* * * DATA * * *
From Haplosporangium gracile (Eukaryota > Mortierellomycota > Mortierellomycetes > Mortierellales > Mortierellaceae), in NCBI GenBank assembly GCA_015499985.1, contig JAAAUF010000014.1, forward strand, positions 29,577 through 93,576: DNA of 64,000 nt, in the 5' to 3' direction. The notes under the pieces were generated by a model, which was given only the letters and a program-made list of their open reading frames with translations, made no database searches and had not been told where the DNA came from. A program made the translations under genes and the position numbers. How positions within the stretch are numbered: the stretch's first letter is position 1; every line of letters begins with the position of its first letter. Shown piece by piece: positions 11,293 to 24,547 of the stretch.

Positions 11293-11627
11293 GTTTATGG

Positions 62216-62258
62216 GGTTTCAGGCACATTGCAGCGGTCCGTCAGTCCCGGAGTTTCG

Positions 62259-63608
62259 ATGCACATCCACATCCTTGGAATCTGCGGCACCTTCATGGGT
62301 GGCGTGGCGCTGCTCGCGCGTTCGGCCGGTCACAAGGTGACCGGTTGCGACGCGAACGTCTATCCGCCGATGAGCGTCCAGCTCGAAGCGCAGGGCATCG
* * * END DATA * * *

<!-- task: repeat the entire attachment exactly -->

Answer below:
From Haplosporangium gracile (Eukaryota > Mortierellomycota > Mortierellomycetes > Mortierellales > Mortierellaceae), in NCBI GenBank assembly GCA_015499985.1, contig JAAAUF010000014.1, forward strand, positions 29,577 through 93,576: DNA of 64,000 nt, in the 5' to 3' direction. The notes under the pieces were generated by a model, which was given only the letters and a program-made list of their open reading frames with translations, made no database searches and had not been told where the DNA came from. A program made the translations under genes and the position numbers. How positions within the stretch are numbered: the stretch's first letter is position 1; every line of letters begins with the position of its first letter. Shown piece by piece: positions 11,293 to 24,547 of the stretch.

Positions 11293-11627
11293 GTTTATGG

Positions 62216-62258
62216 GGTTTCAGGCACATTGCAGCGGTCCGTCAGTCCCGGAGTTTCG

Positions 62259-63608
62259 ATGCACATCCACATCCTTGGAATCTGCGGCACCTTCATGGGT
62301 GGCGTGGCGCTGCTCGCGCGTTCGGCCGGTCACAAGGTGACCGGTTGCGACGCGAACGTCTATCCGCCGATGAGCGTCCAGCTCGAAGCGCAGGGCATCG